Using Water Softener for Well Water

Answer

In contrast to the water that is supplied by municipal water systems, the water that is used in homes that have wells does not undergo any treatment before being used. The water often contains a wide variety of minerals that are absent in treated water. Although water filters can remove minerals from small amounts of water, such as the water you drink, water softeners are required for larger amounts of water, such as the water you use for bathing and washing clothes. Water filters can remove minerals from small amounts of water, such as the water you drink.

The Problem

Minerals may often be found in water that comes from wells. Minerals like calcium and magnesium may be problematic for residential water treatment systems, despite the fact that the water can often still be used safely. The term “hard” water refers to water that contains various minerals. To be more specific, it prevents soap from effectively dissolving in water. After a shower, this may leave you with the sensation that you have a film on your skin, and it also has the potential to cause a solid deposit of soap in your washing machine, dishwasher, and some drains.

How to Test

First do some tests to determine whether or not the water in your well has to be softened before you treat it. There are several businesses that offer test kits, including those that sell water softeners. Alternatively, you may obtain a water analysis kit through any of the local college cooperative extension offices. Hard water, defined as water with a grain content of 60 to 120 grains per gallon, is the kind of water that might be improved by using a water softening.

Water Softeners

Tanks known as water softeners may be attached to the plumbing system in your home, where they can filter the water that is used for household plumbing. By using the technique of reverse osmosis, they strip the water of its calcium and magnesium content, replacing it with sodium in its stead. Beads with a negative charge are placed within the container, and these beads attract calcium and magnesium with their positive charges. The beads are loaded with sodium ions, which have a mild positive charge due to the presence of the sodium ions. The sodium is forced off of the beads and into the water because of the stronger calcium and magnesium ions.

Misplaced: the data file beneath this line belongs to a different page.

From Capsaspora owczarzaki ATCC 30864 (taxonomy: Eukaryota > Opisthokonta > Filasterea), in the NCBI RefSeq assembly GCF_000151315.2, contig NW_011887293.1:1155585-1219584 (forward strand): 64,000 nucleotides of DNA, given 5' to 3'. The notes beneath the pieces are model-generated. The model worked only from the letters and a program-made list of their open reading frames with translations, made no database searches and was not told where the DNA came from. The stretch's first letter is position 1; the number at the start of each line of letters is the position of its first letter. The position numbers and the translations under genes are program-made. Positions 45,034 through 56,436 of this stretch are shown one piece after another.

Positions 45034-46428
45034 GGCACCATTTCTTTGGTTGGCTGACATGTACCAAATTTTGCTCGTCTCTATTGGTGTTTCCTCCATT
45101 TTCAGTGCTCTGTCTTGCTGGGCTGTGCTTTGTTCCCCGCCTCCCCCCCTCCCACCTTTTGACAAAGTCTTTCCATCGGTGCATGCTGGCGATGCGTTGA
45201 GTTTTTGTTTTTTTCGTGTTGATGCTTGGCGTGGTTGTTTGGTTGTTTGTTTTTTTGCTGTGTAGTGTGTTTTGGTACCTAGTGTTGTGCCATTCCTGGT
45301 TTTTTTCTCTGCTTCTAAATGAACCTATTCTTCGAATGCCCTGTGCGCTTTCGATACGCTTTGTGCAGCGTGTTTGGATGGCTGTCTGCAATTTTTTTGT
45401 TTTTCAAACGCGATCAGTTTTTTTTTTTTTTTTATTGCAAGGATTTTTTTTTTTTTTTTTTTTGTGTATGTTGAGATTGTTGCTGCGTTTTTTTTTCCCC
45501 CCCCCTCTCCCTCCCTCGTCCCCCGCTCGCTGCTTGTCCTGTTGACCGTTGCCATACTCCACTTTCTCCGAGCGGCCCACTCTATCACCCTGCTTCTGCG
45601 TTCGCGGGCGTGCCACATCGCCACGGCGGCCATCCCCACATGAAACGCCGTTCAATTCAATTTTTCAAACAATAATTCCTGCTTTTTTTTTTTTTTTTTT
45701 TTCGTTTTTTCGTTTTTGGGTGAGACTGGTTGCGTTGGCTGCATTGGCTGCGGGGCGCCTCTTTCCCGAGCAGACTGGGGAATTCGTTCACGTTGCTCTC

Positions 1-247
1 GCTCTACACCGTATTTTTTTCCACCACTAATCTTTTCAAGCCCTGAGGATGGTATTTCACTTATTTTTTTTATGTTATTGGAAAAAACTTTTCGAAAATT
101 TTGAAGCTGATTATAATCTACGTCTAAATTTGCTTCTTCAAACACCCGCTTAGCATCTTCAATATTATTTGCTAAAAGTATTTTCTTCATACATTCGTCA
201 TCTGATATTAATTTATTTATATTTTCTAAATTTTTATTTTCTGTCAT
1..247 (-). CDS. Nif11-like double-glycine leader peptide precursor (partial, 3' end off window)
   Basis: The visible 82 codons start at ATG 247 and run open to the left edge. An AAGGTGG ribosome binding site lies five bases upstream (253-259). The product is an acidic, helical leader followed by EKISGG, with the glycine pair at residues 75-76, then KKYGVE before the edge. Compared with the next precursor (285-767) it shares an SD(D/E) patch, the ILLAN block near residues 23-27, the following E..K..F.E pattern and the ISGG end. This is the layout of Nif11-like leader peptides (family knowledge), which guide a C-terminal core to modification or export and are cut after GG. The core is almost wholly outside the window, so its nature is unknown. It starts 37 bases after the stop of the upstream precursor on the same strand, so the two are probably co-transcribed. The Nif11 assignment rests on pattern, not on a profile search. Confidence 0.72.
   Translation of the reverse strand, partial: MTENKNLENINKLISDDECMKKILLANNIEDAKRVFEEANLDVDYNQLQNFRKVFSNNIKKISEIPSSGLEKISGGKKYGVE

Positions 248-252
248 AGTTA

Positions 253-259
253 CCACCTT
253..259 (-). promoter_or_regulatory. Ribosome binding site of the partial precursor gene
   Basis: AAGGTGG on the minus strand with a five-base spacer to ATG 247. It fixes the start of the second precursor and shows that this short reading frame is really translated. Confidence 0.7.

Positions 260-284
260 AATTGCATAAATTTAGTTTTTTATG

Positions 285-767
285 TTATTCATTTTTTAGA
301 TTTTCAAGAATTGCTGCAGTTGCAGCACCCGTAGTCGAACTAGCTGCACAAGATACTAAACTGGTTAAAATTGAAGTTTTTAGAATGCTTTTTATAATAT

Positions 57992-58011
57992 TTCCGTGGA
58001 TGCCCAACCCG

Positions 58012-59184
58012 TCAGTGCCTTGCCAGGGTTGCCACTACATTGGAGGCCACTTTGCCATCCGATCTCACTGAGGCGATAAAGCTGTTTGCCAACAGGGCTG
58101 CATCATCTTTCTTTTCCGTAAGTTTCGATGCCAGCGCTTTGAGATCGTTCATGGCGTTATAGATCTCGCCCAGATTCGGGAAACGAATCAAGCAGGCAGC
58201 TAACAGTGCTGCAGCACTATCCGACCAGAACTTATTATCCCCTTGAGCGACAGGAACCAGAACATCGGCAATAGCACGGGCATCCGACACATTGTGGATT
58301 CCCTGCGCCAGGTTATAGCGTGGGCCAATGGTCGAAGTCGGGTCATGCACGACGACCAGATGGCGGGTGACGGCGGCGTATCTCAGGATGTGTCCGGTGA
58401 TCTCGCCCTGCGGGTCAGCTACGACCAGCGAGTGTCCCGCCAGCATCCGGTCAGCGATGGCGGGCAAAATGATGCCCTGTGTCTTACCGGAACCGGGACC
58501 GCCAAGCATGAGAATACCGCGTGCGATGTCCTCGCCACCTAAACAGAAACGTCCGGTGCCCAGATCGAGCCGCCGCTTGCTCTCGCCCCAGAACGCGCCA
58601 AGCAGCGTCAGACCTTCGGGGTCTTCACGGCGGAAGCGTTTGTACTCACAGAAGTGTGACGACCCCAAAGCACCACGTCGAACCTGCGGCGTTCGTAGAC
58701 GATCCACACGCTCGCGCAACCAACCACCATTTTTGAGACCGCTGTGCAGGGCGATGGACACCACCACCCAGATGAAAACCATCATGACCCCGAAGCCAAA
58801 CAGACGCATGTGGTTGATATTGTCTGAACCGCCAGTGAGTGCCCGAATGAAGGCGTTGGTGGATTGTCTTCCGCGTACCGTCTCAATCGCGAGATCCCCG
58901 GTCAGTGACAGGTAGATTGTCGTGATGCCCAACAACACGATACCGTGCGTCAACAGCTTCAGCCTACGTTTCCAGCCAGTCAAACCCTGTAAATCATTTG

Health Concerns

If you drink it directly from the well, drinking hard water shouldn’t typically pose any risks to your health. The potential harm that hard minerals might do to your home’s plumbing and other mechanical systems should be your first worry. The sodium in the water softener, on the other hand, might be problematic for those who are following low-sodium diets and can make the water taste ever-so-slightly salty. Installing a separate water intake line in the area of your kitchen from which you obtain your drinking water will help you avoid these issues. Alternatively, you can replace the salt in your water softener with potassium chloride. It is quite a bit more costly, but it does not add salt to the water in any way, so it is completely acceptable for anyone who are following a diet that does not include sodium.